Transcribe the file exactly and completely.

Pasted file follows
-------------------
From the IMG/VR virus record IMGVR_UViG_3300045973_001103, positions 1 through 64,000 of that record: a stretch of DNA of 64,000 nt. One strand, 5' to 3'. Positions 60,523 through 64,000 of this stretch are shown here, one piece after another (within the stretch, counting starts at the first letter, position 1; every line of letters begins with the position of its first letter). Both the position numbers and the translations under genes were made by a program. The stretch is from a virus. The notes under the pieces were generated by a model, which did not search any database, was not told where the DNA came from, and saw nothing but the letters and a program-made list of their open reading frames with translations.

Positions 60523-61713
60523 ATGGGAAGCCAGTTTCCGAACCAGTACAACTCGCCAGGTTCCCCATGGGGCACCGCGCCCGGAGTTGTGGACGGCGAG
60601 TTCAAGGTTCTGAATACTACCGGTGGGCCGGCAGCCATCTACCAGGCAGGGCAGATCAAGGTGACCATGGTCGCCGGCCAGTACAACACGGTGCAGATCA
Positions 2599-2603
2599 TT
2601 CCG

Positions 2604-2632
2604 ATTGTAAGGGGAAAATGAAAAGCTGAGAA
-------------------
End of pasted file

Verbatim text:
From the IMG/VR virus record IMGVR_UViG_3300045973_001103, positions 1 through 64,000 of that record: a stretch of DNA of 64,000 nt. One strand, 5' to 3'. Positions 60,523 through 64,000 of this stretch are shown here, one piece after another (within the stretch, counting starts at the first letter, position 1; every line of letters begins with the position of its first letter). Both the position numbers and the translations under genes were made by a program. The stretch is from a virus. The notes under the pieces were generated by a model, which did not search any database, was not told where the DNA came from, and saw nothing but the letters and a program-made list of their open reading frames with translations.

Positions 60523-61713
60523 ATGGGAAGCCAGTTTCCGAACCAGTACAACTCGCCAGGTTCCCCATGGGGCACCGCGCCCGGAGTTGTGGACGGCGAG
60601 TTCAAGGTTCTGAATACTACCGGTGGGCCGGCAGCCATCTACCAGGCAGGGCAGATCAAGGTGACCATGGTCGCCGGCCAGTACAACACGGTGCAGATCA
Positions 2599-2603
2599 TT
2601 CCG

Positions 2604-2632
2604 ATTGTAAGGGGAAAATGAAAAGCTGAGAA